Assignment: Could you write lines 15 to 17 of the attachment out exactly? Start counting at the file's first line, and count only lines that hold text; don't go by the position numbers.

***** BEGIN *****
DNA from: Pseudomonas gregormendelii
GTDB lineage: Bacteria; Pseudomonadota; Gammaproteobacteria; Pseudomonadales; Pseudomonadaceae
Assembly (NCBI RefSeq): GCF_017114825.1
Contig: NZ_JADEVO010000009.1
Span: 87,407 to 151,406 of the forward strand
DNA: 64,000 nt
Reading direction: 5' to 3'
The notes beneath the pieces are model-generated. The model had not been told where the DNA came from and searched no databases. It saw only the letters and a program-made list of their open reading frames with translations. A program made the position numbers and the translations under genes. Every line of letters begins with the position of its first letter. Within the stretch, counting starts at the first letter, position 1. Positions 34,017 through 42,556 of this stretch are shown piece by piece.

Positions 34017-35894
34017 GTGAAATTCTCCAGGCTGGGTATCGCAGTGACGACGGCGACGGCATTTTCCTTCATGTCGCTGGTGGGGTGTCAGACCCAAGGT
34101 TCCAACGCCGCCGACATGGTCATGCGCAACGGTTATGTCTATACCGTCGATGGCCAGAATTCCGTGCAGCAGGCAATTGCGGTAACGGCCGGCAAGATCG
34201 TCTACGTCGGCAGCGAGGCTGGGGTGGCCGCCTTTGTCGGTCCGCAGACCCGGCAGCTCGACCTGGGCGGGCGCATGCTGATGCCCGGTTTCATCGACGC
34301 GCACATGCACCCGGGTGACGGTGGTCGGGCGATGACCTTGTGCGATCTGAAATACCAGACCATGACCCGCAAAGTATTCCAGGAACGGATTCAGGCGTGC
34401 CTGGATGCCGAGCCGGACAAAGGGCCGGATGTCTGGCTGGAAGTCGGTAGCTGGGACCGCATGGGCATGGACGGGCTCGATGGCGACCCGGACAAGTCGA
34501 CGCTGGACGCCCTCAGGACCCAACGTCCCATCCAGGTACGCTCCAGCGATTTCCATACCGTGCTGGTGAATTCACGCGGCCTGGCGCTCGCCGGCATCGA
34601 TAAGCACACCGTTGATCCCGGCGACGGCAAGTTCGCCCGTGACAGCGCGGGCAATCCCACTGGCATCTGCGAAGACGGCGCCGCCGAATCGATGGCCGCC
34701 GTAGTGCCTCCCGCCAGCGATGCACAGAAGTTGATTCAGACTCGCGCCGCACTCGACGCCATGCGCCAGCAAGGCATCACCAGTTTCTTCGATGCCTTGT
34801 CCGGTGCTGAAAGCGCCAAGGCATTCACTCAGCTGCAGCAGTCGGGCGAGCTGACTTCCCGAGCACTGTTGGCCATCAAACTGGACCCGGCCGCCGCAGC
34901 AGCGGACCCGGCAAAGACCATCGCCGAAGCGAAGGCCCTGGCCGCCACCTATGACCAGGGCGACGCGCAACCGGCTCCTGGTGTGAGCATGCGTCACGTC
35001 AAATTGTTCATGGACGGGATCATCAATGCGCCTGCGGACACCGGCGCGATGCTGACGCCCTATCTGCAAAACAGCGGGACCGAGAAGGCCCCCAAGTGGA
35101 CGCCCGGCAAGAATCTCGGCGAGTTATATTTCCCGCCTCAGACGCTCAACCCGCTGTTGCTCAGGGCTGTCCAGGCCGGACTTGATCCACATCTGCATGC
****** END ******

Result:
34501 CGCTGGACGCCCTCAGGACCCAACGTCCCATCCAGGTACGCTCCAGCGATTTCCATACCGTGCTGGTGAATTCACGCGGCCTGGCGCTCGCCGGCATCGA
34601 TAAGCACACCGTTGATCCCGGCGACGGCAAGTTCGCCCGTGACAGCGCGGGCAATCCCACTGGCATCTGCGAAGACGGCGCCGCCGAATCGATGGCCGCC
34701 GTAGTGCCTCCCGCCAGCGATGCACAGAAGTTGATTCAGACTCGCGCCGCACTCGACGCCATGCGCCAGCAAGGCATCACCAGTTTCTTCGATGCCTTGT